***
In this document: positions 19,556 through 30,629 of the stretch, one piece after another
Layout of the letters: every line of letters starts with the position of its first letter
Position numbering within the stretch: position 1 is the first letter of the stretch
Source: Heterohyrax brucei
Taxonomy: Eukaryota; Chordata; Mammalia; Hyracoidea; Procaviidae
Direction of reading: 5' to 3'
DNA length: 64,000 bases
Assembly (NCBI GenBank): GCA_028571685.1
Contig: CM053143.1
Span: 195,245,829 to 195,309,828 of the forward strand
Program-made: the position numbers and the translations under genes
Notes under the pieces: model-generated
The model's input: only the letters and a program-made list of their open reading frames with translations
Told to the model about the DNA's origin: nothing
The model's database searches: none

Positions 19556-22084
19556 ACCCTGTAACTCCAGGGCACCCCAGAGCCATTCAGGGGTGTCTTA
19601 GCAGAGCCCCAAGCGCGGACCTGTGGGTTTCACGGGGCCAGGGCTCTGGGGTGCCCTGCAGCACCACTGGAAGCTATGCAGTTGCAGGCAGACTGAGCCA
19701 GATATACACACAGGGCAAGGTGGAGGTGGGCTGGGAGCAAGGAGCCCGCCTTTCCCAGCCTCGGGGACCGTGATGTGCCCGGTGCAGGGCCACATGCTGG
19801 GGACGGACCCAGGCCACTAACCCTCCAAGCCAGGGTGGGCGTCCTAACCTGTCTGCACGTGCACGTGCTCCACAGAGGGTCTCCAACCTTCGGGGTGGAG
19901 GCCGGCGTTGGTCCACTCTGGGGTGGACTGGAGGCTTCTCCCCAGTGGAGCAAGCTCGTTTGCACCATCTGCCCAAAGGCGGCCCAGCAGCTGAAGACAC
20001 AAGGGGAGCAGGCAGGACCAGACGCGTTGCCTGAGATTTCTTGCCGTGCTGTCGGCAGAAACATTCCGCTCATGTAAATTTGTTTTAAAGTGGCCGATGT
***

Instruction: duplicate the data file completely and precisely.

In this document: positions 19,556 through 30,629 of the stretch, one piece after another
Layout of the letters: every line of letters starts with the position of its first letter
Position numbering within the stretch: position 1 is the first letter of the stretch
Source: Heterohyrax brucei
Taxonomy: Eukaryota; Chordata; Mammalia; Hyracoidea; Procaviidae
Direction of reading: 5' to 3'
DNA length: 64,000 bases
Assembly (NCBI GenBank): GCA_028571685.1
Contig: CM053143.1
Span: 195,245,829 to 195,309,828 of the forward strand
Program-made: the position numbers and the translations under genes
Notes under the pieces: model-generated
The model's input: only the letters and a program-made list of their open reading frames with translations
Told to the model about the DNA's origin: nothing
The model's database searches: none

Positions 19556-22084
19556 ACCCTGTAACTCCAGGGCACCCCAGAGCCATTCAGGGGTGTCTTA
19601 GCAGAGCCCCAAGCGCGGACCTGTGGGTTTCACGGGGCCAGGGCTCTGGGGTGCCCTGCAGCACCACTGGAAGCTATGCAGTTGCAGGCAGACTGAGCCA
19701 GATATACACACAGGGCAAGGTGGAGGTGGGCTGGGAGCAAGGAGCCCGCCTTTCCCAGCCTCGGGGACCGTGATGTGCCCGGTGCAGGGCCACATGCTGG
19801 GGACGGACCCAGGCCACTAACCCTCCAAGCCAGGGTGGGCGTCCTAACCTGTCTGCACGTGCACGTGCTCCACAGAGGGTCTCCAACCTTCGGGGTGGAG
19901 GCCGGCGTTGGTCCACTCTGGGGTGGACTGGAGGCTTCTCCCCAGTGGAGCAAGCTCGTTTGCACCATCTGCCCAAAGGCGGCCCAGCAGCTGAAGACAC
20001 AAGGGGAGCAGGCAGGACCAGACGCGTTGCCTGAGATTTCTTGCCGTGCTGTCGGCAGAAACATTCCGCTCATGTAAATTTGTTTTAAAGTGGCCGATGT